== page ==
After reviewing the wish list my son wrote for “Santa” (he’s a solid skeptic but plays along out of pity for his nostalgic parents), I had to ask him what he specifically had in mind when he wrote “giant plastik dinasors” on his list. Not only did I wonder what the wildly imaginative boy meant by “giant,” but I also inquired whether he might want to try something different from his usual favorites, the T-rex and Velociraptor.
He raised an eyebrow and looked at me like I was insane when I suggested my old favorite from school, the gentle Brontosaurus. “Mom!” he giggled. “There’s no such thing as a Brontosaurus! It’s an Apatosaurus! I’m only 7 and I know that.” Of course he’s right; the long-necked plant-eater I learned about in grammar school no longer exists as a Brontosaurus, but the name and classic image is too ingrained in my memory to forget.
I guess we have to keep on our toes if we want to keep up with an ever-changing world and possibly even convince our children we occasionally know what we’re talking about. Even some of the most basic facts are subject to change, right before our eyes. When I was in school there were only four oceans on our planet, and one morning I woke up and there were five.
Some of us are still getting used to the fact Pluto isn’t a planet anymore. Just a few days ago I was helping my daughter assemble a solar system model she received as a gift, and I was instantly reminded of the classic nine-planet model I must have assembled a hundred times as a child. It just wasn’t the same without the little ball that used to be known as the smallest and 9th planet from the sun.
Not to mention the demotion of Pluto totally spoils the nifty mnemonic device we always used for remembering the names of all the planets: My Very Educated Mother Just Served Us Nine Pizzas. Now there’s no pizza. Now what?
Pluto was first discovered in 1930 by an astronomer working from the Lowell Observatory in Flagstaff, Arizona. Scientists had already predicted the presence of a 9th planet in the solar system, which they called Planet X, and after many years of studying the sky a young astronomer finally spotted the mass. The discovery of the new planet, later named Pluto, made headlines across the world and allegedly inspired Walt Disney to add a new character to his collection, Mickey Mouse’s now beloved canine companion Pluto.
Pluto (the big rock, not the pup) officially lost its planet status back in 2006, after scientists realized it was not only much smaller than originally estimated, but there were other objects of similar or even larger size just beyond it. Pluto was ultimately designated a “dwarf planet,” along with similarly sized discoveries named Eris and Ceres.
Not everyone supported Pluto’s demotion, and many suggested promoting Eris and Ceres to planet status instead, giving us a total of 11 planets. My daughter Kaya fully supports this idea, and she considers herself a passionate advocate for the planetary reinstatement of Pluto, citing it’s “just not fair to award something as important as being a planet and then just take it back. That’s just not cool.” Indeed, and if it turns out there’s some form of sentient life on the frozen planet I’d imagine they’re highly offended.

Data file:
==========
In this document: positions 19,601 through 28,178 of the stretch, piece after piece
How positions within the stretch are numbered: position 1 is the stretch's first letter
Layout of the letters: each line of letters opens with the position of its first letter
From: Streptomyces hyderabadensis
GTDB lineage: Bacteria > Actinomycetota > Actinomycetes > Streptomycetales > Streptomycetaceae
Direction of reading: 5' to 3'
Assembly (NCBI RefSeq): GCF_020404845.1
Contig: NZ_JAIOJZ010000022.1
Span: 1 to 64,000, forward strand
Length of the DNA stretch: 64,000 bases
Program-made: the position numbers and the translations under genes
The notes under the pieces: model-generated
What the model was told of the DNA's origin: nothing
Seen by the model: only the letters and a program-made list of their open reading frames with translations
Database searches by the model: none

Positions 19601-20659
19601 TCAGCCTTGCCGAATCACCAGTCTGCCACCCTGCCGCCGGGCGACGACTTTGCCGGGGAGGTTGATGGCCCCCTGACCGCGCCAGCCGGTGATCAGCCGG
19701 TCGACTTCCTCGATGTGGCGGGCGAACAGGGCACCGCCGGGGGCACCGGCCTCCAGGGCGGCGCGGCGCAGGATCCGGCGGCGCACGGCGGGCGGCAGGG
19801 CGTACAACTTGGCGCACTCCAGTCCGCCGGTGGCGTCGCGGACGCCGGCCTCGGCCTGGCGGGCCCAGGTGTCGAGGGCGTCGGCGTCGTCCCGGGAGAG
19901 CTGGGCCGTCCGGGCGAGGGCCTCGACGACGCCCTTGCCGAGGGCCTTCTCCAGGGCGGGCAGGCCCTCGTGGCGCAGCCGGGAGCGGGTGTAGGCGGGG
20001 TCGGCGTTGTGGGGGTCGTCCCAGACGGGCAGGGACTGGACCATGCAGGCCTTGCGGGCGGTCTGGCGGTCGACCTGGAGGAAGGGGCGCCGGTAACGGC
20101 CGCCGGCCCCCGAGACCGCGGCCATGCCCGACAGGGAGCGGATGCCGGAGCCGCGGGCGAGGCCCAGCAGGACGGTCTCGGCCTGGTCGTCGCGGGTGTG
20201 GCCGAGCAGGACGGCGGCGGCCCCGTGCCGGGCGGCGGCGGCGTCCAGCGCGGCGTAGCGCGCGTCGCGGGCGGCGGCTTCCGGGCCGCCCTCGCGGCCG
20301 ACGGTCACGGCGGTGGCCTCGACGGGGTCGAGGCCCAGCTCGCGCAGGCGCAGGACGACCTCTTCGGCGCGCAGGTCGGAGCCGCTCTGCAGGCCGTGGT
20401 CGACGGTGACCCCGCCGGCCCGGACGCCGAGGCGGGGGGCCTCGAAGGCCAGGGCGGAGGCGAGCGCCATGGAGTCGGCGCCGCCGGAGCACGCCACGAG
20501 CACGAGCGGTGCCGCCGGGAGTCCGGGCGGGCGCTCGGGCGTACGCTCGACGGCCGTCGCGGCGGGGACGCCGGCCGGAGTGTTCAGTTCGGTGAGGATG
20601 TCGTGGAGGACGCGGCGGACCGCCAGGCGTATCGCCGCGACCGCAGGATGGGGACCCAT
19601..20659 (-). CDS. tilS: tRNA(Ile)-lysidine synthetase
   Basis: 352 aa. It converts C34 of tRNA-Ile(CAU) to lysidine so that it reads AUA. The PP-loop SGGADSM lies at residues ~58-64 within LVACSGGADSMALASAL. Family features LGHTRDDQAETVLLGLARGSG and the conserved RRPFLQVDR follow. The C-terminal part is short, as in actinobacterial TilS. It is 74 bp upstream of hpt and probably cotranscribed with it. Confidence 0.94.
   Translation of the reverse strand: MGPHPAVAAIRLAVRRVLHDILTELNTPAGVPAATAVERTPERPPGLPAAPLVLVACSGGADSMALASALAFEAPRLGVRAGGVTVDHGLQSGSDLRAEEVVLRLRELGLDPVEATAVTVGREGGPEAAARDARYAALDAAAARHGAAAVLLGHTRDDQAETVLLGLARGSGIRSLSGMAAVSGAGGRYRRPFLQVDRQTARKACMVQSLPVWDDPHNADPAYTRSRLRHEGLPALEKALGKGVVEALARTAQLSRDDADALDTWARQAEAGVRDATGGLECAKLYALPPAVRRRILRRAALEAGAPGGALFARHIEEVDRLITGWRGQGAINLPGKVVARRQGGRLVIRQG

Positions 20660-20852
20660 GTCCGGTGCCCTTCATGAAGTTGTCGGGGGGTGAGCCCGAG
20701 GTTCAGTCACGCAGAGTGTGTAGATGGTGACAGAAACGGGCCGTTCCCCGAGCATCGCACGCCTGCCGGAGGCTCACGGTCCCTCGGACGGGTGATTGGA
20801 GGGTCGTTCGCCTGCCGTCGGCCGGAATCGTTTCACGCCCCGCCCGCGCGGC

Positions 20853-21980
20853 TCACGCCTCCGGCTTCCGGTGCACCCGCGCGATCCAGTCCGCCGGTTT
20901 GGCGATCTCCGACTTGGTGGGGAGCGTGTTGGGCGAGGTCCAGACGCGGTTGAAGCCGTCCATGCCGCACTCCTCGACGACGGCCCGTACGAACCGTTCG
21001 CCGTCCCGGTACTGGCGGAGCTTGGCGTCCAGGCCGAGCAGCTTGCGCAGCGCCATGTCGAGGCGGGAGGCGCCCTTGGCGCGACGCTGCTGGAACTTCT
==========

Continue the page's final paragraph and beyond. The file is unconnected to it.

By now there are already two additional dwarf planets added to the mix, Makemake and Haumea, allowing for a potential of 13 planets, had scientists not ultimately decided to change the definition of “planet” to exclude Pluto and the other newly discovered dwarf planets. That’s too bad because I kind of enjoyed the suggested mnemonic for 13 planets: My Very Excellent Mother Constantly Just Serves Us Nachos, Pizzas, Hamburgers, Meatballs and Eggplants.
We’re all sad for Pluto getting snubbed although it’s probably for the best, as scientists believe there could be thousands of objects similar to Pluto in the outer known parts of our solar system. We could simply make them all planets, but it would make for some pretty complicated solar system models. I don’t wish that sort of homework assignment on anyone! Not to mention the mouthful of a mnemonic it would take to help some hapless future generation memorize the 17,000 planets in our solar system.
Just because Pluto’s not a planet anymore doesn’t make it any less interesting for study. Since Pluto is so far away from the earth, little is known about its exact size or surface conditions. However, very soon we’ll know a great deal more about the cold and remote former planet.
In January 2006 NASA launched its New Horizons mission, which aims to be the first probe to study Pluto, its moons and other bodies within the Kuiper Belt, where Pluto lies. After traveling nearly a million miles per day for nine years, the spacecraft will make its closest approach to Pluto in July 2015.
Beginning as soon as January of next year (just a few weeks!), the spacecraft will begin using long-range photography to capture images of the former planet. The photography will continue as the craft makes its closest approach, where it will eventually travel at a distance close enough to see buildings if it were flying over Earth at the same distance.
An important step in the mission was completed this past Saturday when the long-traveling spacecraft finally “woke up” as scheduled and sent the signal that all systems were functioning normally. NASA scientists were thrilled by the good news. They’re extremely excited about the upcoming information, saying it could change just about everything we know about Pluto and give us amazing new insight into the mysterious universe around us.
Stay tuned fellow olds! There’s no telling what will be in our grandchildren’s textbooks!
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